|Siena--a medieval hill town--reached by five sets of large escalators|
|The Duomo--gothic cathedral is home to valuable art works by Donatello, Bernini and Michaelangelo|
|Wine tasting accompanied lunch at a beautiful family-owned vineyard|
|Cathy's new Ferrari|
|San Gimignano --nicknamed "medieval Manhattan"--14 towers remain from over 70|
|Stefano - our entertaining and informative tour guide for the day|
|No visit to Pisa would be complete with this obligatory picture!|
He talked about the history of the places we visited without over dwelling, as some guides tend to do.
Out first stop, after a 60 minutes drive through the Tuscan countryside south of Florence was the beautiful town of Siena. Like so many Medieval towns, it was built on a hill for defensive purposes. The Florentines and Sienese apparently were bitter enemies for centuries--reading between the lines, they aren't too keen on each other to this day! Most traffic is not allowed into the towns to avoid congestion on the extremely picturesque, but narrow streets. We left the bus below and rode five successive escalators to reach the town. The heart of Siena is the Piazza del Campo where the famous Palio horse races take place twice a year, on July 2 and August 16. They put a dirt track in the square and horses from the 17 Siena neighbourhoods compete in a no-holds-barred race that is dangerous for both rider and spectator. Bribery of judges and officials is standard practice since winning the race brings so much prestige to the district which wins. It's both a religious and a secular event. Each horse, for example, is brought into the church to be blessed by the priest before the race. We were told: "Don't try to understand the event--even people who live here don't really understand it. It's a colourful pageant that is planned and looked forward to all year."
The Duomo is spectacular. The columns are black and white marble. Artists have used different coloured marble to produce beautiful mosaic pictures on the floor. Everything about the church is spectacular, including four small marble statues by Michelangelo.
Our next stop was an organic farm ten minutes from San Gimignano. They grow olives and grapes (over 300,000 bottles of wine a year), as well as raising cattle (they are white like Simmental cattle) and growing a large commercial garden.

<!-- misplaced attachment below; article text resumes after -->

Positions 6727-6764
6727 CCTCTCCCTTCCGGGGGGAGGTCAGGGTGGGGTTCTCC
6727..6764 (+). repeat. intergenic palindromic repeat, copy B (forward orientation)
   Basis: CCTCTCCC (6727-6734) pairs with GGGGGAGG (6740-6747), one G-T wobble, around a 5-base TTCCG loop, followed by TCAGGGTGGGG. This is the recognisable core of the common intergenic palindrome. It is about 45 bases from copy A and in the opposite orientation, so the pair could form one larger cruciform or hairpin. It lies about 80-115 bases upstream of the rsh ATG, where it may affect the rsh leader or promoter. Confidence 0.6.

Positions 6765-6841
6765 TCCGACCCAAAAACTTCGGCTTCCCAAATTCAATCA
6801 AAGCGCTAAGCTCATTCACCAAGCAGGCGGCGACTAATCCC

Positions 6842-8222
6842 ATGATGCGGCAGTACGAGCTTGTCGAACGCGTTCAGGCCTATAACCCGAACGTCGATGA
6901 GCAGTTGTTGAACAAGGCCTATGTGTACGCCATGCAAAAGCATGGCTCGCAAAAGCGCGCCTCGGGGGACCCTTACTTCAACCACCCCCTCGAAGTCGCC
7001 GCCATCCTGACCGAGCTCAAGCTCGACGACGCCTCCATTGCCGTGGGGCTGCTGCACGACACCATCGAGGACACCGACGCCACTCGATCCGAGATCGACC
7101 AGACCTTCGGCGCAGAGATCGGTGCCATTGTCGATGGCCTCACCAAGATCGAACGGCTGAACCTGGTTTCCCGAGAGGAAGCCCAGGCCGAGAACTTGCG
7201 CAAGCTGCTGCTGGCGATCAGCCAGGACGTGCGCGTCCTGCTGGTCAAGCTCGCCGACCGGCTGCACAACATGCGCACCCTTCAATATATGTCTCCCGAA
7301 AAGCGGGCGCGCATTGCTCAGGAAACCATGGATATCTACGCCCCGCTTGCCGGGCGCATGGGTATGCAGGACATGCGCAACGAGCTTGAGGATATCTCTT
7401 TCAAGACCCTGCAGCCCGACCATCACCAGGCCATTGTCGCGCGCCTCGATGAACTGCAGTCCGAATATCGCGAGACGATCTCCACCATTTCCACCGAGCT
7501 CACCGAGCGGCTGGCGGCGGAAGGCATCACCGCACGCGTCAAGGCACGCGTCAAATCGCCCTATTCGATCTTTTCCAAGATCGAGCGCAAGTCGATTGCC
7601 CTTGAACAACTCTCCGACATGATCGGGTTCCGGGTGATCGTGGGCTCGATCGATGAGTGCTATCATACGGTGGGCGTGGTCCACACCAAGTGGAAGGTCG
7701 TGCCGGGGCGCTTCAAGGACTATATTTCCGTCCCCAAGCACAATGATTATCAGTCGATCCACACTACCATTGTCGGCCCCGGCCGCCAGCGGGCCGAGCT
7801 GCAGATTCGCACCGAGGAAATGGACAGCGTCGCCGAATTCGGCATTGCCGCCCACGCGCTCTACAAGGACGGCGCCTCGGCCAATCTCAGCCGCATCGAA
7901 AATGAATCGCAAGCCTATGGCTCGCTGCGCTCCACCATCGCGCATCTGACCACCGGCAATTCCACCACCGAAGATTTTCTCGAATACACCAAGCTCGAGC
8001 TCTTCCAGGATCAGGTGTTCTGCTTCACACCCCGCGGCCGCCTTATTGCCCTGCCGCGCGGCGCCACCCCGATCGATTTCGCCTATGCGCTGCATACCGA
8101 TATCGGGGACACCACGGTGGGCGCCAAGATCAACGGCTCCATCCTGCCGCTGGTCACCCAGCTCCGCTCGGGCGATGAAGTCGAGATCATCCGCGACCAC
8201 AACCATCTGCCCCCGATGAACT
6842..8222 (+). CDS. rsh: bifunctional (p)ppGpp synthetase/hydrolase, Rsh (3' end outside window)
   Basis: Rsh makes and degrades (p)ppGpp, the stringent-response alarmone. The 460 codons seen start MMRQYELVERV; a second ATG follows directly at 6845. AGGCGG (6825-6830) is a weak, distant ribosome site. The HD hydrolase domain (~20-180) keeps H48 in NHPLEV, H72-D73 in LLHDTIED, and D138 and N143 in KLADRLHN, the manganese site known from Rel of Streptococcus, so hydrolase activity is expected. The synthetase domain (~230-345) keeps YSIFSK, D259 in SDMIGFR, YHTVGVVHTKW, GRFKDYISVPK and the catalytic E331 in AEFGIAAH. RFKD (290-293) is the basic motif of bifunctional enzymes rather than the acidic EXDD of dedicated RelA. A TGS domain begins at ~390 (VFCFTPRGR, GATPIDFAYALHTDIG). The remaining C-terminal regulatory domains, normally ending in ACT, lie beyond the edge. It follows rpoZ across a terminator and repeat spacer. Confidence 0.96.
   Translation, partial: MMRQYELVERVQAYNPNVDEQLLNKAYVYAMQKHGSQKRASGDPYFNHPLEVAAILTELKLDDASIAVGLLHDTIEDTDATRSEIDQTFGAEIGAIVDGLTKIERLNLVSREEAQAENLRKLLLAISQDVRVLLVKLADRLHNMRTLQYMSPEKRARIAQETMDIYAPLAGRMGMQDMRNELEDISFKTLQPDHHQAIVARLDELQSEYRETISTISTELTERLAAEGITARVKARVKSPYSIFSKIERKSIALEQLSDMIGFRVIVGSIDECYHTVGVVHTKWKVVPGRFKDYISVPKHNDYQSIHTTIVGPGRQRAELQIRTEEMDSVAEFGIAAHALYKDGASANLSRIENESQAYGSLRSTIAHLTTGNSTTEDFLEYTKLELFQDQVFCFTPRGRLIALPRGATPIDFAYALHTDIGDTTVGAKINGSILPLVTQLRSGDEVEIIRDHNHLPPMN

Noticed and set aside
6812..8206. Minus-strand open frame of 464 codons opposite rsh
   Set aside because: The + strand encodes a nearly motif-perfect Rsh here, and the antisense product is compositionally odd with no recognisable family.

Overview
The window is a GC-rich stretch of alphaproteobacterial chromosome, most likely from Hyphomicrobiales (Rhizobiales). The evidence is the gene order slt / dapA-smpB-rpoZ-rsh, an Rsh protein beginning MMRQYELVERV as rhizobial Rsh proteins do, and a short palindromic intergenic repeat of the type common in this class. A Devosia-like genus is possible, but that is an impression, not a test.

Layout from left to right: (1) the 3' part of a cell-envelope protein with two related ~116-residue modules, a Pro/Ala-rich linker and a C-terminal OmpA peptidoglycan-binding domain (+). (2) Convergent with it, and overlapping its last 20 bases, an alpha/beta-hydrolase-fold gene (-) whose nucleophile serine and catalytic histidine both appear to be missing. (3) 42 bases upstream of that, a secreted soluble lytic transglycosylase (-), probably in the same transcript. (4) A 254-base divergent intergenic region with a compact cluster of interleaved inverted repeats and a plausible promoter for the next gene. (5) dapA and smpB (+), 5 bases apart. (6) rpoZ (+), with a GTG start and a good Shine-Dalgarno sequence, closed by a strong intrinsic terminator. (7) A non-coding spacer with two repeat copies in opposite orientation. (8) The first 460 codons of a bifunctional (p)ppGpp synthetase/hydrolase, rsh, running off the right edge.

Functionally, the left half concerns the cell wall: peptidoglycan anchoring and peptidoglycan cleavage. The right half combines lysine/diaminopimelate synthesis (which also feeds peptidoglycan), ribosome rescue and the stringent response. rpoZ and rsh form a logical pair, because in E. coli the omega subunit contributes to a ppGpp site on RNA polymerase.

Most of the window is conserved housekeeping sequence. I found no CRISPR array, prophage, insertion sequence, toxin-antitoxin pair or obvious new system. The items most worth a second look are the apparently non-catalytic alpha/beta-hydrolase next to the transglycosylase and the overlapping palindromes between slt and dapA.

Our lunch included pairings with five different wines produced by the vineyard. The key was to have very small tastings of each with the bruschetta, pasta ragu, salad, cheese, salami and prosciutto and a dessert wine with almond biscotti. The family must do very well--or else they have rich friends--because there were three expensive sports cars in the lane by the house-- Masseratti and Ferraris. A ride in one of them was not part of the tour package.
Following lunch, we made our way up to San Gimignano--also on a hill. In previous centuries, this fortified town had upwards of 70 towers to protect inhabitants from invaders. Many of them have subsequently been destroyed by invaders, but 14 remaining towers make San Gimignano distinctive; it is nicknamed the "Medieval Manhattan." It was was wonderful place to stroll along the narrow streets and view the countryside from a park called La Rocca. San Gigignano has a duomo (of course) but the short time we had didn't allow a visit.
Our final stop of the day was at Pisa, famous for its tower. The tower tends to overshadow a much more beautiful structure, the Baptistery, finished in 1260. Mercifully, we only spent about an hour in the Field of Miracles which is what the area is called. The places was swarming with tourists--all posing for the seemingly obligatory picture of them holding up the tower.
Altogether, it was a marvellous--if exhausting--day.